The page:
By Mike Colpitts
Homeowners forced to rent homes and apartments as a result of foreclosures are finding the lowest affordability of rental housing in decades as rental rates in the majority of U.S. cities climb, according to a national housing advocacy group. An estimated 70% of low income tenants are finding housing unaffordable in the current economy.
“There are millions of families in the United States whose incomes are so low and whose housing costs are so high that all it would take is a few days out of work with a sick child or one high heating bill to push them into homelessness,” said Sheila Crowley, president of the National Low Income Housing Coalition. “This is the forgotten housing crisis, overshadowed by the emphasis on foreclosed upon or underwater homeowners.”
President Barack Obama’s fiscal budget for 2012 includes a proposal to fund the National Housing Trust Fund, which will address the affordable housing shortage. The fund was signed into law in 2008 to provide communities funding to build and rehabilitate rental homes that are affordable for households impacted by the affordable housing shortage.
According to a study conducted by Crowley’s organization, there were 9.8 million extremely low income rental households in the U.S. in 2010, and only 3 million available affordable rental homes. Over the past two years, the shortage of affordable rental housing has increased.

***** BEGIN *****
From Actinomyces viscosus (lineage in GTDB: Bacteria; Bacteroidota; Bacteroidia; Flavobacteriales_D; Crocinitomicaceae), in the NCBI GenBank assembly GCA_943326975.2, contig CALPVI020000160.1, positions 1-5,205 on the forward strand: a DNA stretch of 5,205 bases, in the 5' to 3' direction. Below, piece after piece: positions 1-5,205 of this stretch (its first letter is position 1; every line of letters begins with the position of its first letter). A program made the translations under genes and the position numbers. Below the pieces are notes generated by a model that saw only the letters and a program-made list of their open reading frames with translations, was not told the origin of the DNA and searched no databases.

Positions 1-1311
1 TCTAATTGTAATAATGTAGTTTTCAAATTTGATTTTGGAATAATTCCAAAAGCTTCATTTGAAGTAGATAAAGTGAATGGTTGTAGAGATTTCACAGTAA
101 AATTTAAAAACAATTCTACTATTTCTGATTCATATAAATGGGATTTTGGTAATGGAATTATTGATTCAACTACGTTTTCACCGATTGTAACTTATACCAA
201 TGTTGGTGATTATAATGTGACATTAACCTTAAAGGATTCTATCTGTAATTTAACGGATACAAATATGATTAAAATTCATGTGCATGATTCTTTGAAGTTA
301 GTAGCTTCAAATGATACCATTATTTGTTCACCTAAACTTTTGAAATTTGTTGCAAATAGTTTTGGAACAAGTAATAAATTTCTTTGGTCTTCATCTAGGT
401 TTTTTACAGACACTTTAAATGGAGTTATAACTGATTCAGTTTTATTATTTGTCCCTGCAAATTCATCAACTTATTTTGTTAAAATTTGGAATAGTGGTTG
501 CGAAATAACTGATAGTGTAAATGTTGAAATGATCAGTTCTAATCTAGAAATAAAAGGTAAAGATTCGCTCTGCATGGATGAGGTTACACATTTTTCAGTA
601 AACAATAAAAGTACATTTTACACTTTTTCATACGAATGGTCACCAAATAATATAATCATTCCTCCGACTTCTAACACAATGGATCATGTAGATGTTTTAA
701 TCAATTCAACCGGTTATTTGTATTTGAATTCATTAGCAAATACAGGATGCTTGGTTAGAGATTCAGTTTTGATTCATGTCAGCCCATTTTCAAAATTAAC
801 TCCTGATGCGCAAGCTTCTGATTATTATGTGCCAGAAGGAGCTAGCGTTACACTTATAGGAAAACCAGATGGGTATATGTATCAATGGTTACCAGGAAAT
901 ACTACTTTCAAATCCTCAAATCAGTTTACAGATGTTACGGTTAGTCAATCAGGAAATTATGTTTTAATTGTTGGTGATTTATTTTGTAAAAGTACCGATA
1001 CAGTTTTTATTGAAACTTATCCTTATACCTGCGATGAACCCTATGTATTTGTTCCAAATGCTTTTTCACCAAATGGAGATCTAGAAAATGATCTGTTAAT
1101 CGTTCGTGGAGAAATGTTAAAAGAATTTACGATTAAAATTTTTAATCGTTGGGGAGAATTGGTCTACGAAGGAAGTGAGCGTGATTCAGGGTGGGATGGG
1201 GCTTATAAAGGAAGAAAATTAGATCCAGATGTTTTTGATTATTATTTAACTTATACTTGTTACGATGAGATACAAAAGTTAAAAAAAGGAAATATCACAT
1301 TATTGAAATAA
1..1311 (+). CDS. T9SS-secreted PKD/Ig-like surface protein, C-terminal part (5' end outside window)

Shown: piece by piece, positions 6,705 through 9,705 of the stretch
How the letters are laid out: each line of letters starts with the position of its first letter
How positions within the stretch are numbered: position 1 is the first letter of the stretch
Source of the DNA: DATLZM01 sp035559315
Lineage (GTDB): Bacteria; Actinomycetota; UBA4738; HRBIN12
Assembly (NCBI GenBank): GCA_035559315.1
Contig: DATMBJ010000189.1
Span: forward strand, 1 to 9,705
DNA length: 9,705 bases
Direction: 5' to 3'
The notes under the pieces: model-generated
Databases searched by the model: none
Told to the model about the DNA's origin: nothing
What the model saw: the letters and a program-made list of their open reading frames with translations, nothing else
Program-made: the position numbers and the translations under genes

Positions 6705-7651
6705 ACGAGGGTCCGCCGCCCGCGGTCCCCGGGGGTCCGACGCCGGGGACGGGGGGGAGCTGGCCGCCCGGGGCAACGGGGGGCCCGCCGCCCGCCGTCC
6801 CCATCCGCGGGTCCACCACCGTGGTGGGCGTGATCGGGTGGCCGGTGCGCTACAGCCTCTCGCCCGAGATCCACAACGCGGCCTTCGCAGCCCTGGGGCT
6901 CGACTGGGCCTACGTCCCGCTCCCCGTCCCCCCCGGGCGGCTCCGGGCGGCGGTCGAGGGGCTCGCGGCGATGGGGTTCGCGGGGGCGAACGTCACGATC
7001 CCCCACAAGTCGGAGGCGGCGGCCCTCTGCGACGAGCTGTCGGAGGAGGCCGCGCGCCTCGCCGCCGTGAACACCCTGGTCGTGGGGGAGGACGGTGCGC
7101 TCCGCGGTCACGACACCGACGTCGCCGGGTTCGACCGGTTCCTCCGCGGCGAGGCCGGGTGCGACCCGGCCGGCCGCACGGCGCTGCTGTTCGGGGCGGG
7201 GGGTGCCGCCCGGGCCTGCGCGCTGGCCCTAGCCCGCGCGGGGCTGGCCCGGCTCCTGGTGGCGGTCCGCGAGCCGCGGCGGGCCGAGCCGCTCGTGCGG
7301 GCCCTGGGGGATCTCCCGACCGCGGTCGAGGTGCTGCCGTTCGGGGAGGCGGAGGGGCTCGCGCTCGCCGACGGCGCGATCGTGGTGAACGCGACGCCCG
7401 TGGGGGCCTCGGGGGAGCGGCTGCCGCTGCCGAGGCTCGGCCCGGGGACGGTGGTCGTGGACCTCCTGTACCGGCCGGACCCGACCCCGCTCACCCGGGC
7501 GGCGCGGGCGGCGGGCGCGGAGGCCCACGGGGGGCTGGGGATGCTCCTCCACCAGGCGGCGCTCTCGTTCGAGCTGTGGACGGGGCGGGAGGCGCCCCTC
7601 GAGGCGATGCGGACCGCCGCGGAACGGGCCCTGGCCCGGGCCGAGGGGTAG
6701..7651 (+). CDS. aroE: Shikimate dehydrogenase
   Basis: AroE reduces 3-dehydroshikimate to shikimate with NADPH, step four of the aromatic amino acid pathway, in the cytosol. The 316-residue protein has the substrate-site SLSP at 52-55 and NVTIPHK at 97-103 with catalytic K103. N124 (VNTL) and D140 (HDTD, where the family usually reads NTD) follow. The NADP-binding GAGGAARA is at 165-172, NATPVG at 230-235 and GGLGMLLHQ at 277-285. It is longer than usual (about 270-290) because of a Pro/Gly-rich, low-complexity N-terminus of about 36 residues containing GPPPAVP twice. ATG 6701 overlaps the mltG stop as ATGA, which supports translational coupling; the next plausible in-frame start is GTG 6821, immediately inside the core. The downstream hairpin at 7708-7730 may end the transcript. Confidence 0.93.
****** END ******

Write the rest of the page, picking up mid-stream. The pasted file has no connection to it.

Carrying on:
No U.S. state has an adequate supply of affordable rental homes or other residential dwellings for low income persons, including apartment rentals. Despite having the highest foreclosure rate for 61 straight months, Nevada has the fewest low income affordable rental homes, according to Crowley, with only 17 affordable homes for every 100 low income rental households.
Wyoming, which has the most affordable rental units available for low income tenants, still only has 55 rental homes for every 100 extremely low income households. Thirteen states have less than the national level of affordable rental homes , including many of the nation’s most populus: Arizona, California, Colorado, Florida, Georgia, Illinois, Michigan, Nevada, Oregon, Texas, Utah, Washington, and Wisconsin.
Housing advocates say that affordable, decent housing is key not just to ending homelessness, but provides stronger inroads towards improving education, healthcare and other community programs.
“Studies have shown time and again that stable, affordable housing is a deciding factor in maternal and child health,” said Crowley. “Allowing this shortage to continue will hamper all our other efforts to improve public health and strengthen our educational system.”